The single best way to avoid receiving a tainted cannabis product is by purchasing from a state-licensed dispensary. While the FDA does not regulate cannabis products, most medical marijuana states do and these products have been tested for safety before hitting dispensary shelves. Furthermore, following your state’s email alert system can notify you about recalls on dispensary products as soon as they occur.
Some patients find that hemp-based CBD products complement their cannabis treatment well. It’s thought that CBD can help reduce the anxiety and paranoia reported in some high-THC strains. While marijuana-based CBD products may be available in your dispensary, many do not carry them or only carry a limited selection. Many cannabis patients prefer the hemp-based CBD widely available outside of dispensaries and chemically, they are identical. However, caution should always be taken when purchasing cannabis products outside of a dispensary. There is no evidence that popular head shop isolated cannabis products such as Delta 8 THC and THC-O have any health benefits and have not been scientifically studied.
If you have children in the house, identifying a safe place to store cannabis products when you arrive home from the dispensary is of critical importance. Processed products like chocolate bars and medicated sodas can be especially enticing to children, so it’s best to keep them locked up. Here are a few products recently reviewed by Fatherly to help parents safely store their medical marijuana.
You may also consider locking up your cannabis if you live with roommates or family members, or in a rental unit. Even if you own your own home and live by yourself, purchasing a lockable container for your medical marijuana might be worth considering.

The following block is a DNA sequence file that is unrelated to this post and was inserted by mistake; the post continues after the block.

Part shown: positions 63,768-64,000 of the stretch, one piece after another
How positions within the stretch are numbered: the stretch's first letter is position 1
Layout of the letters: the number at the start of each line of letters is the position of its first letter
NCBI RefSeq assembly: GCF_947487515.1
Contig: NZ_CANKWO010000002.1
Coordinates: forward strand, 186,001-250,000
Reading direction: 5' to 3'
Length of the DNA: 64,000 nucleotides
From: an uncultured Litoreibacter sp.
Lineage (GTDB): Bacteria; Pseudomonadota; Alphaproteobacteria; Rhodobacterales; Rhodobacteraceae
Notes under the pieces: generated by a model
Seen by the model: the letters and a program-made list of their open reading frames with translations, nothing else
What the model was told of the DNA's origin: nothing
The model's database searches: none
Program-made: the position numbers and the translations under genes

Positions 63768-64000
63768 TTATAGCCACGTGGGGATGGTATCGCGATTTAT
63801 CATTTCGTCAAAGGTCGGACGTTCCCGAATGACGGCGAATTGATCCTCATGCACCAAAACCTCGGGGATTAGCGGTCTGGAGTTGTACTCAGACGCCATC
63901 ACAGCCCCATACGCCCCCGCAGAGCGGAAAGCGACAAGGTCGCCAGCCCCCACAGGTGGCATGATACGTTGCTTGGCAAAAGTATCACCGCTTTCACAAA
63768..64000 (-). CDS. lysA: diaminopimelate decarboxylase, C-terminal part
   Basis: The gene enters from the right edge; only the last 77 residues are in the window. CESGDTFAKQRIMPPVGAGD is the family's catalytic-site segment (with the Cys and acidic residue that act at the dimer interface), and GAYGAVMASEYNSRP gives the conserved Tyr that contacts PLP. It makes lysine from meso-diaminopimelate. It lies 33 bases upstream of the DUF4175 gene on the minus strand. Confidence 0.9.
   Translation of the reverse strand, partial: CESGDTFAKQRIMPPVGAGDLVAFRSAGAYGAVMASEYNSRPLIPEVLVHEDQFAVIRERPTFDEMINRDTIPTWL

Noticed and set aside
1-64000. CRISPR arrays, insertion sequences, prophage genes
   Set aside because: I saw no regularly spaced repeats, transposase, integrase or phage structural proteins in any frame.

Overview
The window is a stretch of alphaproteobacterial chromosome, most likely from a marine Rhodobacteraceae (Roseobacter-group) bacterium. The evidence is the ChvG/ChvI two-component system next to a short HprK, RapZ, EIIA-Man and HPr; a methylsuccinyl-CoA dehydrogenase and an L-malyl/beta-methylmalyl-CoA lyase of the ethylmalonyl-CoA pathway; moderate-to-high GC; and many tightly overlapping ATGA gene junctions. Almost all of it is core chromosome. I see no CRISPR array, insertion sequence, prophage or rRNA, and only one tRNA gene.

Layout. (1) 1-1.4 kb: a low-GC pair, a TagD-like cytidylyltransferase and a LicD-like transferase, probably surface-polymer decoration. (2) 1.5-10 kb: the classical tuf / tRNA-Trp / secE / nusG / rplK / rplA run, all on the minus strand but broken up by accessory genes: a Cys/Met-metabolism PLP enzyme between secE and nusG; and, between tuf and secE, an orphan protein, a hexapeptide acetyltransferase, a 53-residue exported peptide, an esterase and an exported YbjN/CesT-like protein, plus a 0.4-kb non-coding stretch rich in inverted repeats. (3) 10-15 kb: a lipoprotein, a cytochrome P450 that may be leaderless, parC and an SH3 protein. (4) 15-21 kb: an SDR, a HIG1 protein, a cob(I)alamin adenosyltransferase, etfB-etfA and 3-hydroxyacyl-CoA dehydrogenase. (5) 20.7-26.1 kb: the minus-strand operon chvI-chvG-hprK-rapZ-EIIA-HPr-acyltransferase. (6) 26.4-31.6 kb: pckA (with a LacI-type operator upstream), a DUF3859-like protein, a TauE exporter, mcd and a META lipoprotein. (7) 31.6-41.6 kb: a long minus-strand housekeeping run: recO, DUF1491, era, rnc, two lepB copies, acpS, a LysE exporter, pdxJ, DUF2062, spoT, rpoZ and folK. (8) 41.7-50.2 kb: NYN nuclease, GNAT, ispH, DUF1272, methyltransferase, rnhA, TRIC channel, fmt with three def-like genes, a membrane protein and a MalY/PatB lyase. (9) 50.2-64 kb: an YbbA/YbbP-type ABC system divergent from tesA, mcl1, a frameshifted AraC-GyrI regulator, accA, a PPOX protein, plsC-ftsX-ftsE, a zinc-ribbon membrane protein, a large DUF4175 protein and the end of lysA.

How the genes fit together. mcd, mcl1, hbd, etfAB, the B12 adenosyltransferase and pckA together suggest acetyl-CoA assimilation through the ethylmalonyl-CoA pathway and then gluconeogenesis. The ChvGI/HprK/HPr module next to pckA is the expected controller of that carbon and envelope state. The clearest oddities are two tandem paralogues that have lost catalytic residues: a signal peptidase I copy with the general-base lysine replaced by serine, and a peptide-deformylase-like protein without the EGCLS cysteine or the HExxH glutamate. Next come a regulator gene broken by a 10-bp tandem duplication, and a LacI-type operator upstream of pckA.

Did you know that cannabis flower that isn’t stored properly can affect quality, flavor, and even the effectiveness of your medicine? Most cannabis flower has a stable shelf-life of up to a year or more when it’s been cured and stored properly. Here are some tips to keep in mind:
Edibles and other forms of administration have their own guidelines about storage. Some need to be refrigerated; others don’t.Tinctures and concentrates can degrade from exposure to light, heat, and humidity as well. State recommendations include using all cannabis products by the stated expiration date and keeping them in their original container.
If you’re new to using medical marijuana and have additional questions about purchasing and storing your cannabis, you may find these additional resources helpful:
You may also want to ask your local dispensary budtender for additional purchasing storage tips and advice specific to the products you have purchased.
Have questions about obtaining a legal cannabis card in your state? Make an appointment to be evaluated by a Duber Medical doctor today.
Author: Gabrielle Dion Visca
Gabrielle has been writing and editing professionally for the medical and wellness industries for more than 20 years. She’s held positions with The Journal of Pediatrics, Livestrong, The Cincinnati Enquirer, and Patient Pop. She currently writes articles about medical marijuana for Duber Medical, and is the founder of the Ohio cannabis journalism non-profit, MedicateOH.